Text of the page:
Veteran Stories:
Gordon Cadman


  • Gordon Cadman was twenty years old when this photo was taken in England in 1942.

    Gordon Cadman
  • Cadman Gordon and other members of the 1st Canadian Armoured Brigade participated in a liturgy of Easter April 9, 1944, before the Battle of Monte Cassino in Italy. The service was held on the day of the birthday of his mother when he sent the program.

    Gordon Cadman
  • Gordon Cadman's Soldier's Service Book. This book, which he had to carry with him at all times, contained information on his enlistment, training, medical treatments and awards.

    Gordon Cadman
  • When Gordon Cadman arrived in Halifax on October 26, 1945, he sent this telegram to his parents in Langley Prairie, BC, saying that he would be home soon.

    Gordon Cadman
  • Mr. Cadman's discharge certificate dated December 5th 1945 discharging him from the Canadian Army

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"In our group I can’t remember anyone speaking – just standing with every human emotion taking over."


My name is Gordon Cadman. I served with the Canadian Army (1st Canadian Armoured Tank Brigade) in the United Kingdom, Central Mediterranean and Continental Europe during World War II (1941 – 1945). This is one of my war experiences.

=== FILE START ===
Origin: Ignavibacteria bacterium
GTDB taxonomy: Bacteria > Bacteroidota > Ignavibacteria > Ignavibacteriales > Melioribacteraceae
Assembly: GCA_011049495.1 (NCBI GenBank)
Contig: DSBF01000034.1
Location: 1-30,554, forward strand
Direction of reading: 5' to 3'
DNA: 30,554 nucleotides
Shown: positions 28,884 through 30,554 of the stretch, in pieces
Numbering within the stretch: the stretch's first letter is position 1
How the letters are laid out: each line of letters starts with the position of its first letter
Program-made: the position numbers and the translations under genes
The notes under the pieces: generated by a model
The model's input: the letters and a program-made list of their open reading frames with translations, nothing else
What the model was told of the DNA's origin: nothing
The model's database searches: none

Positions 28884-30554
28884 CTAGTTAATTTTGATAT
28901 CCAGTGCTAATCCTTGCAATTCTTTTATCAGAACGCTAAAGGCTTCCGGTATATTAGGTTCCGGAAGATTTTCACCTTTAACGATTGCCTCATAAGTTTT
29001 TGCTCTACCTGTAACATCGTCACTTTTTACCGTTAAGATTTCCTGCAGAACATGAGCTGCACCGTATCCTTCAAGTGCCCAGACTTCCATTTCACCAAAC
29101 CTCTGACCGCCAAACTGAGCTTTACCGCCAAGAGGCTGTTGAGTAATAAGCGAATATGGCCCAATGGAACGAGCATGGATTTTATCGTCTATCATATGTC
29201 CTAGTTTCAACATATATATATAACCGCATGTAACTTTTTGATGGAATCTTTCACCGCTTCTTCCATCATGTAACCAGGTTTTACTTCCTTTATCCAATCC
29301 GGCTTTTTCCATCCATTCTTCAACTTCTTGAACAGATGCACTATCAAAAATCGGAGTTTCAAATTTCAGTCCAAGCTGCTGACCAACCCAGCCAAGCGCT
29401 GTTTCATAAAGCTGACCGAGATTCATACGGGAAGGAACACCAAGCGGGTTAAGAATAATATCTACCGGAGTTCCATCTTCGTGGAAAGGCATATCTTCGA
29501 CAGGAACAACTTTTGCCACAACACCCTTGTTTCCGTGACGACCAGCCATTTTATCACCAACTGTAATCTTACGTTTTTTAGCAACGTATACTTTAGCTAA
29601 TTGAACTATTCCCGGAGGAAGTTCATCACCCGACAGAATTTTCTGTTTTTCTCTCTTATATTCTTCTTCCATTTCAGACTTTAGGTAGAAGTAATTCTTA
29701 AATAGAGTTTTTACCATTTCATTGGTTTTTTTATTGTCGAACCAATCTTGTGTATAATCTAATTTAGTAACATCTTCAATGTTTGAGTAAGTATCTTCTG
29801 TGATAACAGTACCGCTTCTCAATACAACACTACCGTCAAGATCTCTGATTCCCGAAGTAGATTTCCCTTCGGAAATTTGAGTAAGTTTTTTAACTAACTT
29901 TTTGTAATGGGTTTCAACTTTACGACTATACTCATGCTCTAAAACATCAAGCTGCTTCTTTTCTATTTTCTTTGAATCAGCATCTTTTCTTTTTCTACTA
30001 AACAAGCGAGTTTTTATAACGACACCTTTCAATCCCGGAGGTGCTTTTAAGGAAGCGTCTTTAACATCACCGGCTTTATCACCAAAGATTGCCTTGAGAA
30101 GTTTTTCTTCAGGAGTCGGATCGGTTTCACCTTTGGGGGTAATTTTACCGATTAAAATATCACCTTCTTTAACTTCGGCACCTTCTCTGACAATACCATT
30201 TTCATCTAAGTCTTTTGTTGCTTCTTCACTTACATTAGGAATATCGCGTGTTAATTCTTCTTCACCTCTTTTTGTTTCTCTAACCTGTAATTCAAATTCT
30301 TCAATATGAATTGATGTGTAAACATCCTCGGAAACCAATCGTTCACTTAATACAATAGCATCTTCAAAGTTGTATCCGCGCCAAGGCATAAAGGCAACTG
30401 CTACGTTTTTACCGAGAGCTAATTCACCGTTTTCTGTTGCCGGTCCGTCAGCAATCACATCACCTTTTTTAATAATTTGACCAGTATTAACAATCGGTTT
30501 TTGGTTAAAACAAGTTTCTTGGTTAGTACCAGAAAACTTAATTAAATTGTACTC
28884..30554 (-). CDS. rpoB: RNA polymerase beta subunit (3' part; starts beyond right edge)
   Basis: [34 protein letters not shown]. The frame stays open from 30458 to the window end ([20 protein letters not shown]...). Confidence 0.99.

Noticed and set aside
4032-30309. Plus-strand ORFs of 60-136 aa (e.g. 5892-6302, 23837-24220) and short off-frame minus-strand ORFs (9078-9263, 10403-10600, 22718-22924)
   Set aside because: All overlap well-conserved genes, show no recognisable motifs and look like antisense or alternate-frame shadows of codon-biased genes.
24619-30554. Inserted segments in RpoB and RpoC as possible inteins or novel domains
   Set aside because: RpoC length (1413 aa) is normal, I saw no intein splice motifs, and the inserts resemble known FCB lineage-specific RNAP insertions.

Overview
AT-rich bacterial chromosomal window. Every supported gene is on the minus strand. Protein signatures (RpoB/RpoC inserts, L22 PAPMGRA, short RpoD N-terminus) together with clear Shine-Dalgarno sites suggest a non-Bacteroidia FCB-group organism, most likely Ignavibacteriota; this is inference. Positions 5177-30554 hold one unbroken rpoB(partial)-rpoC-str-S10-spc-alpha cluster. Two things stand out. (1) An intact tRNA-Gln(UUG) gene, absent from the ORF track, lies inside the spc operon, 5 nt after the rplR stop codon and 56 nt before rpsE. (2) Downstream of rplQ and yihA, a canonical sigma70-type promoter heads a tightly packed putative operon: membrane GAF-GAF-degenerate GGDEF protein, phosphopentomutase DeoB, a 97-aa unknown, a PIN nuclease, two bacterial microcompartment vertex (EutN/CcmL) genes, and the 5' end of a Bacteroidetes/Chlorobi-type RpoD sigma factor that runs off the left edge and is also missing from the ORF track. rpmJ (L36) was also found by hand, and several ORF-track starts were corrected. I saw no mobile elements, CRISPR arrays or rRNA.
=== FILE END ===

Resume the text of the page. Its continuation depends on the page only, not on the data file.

A week before departure for home we were given the opportunity to visit (mandatory) one of what we were told was one of three extermination camps in Holland. I imagine this was small in comparison to places such as Bergen Belsen, Auschwitz and others but there was no doubt what had taken place here. Six months had passed since the surrender and the area had been somewhat cleaned up, but the cremation ovens were still there all in a row, and when the ovens couldn't handle all the dead they were dumped in a mass grave which had by now been fenced off.

In our group I can't remember anyone speaking – just standing there with every human emotion taking over. We, in this group, believed this was done by the powers that be, to show us, and to leave no doubt about why we had spent five years fighting to rid the world of this terrible tyrant. We who were lucky enough to return home will never forget the ultimate sacrifice paid by those we had to leave behind. A well known fact is that thirty thousand Dutch citizens died of starvation and killings in the winter of 1944-45.

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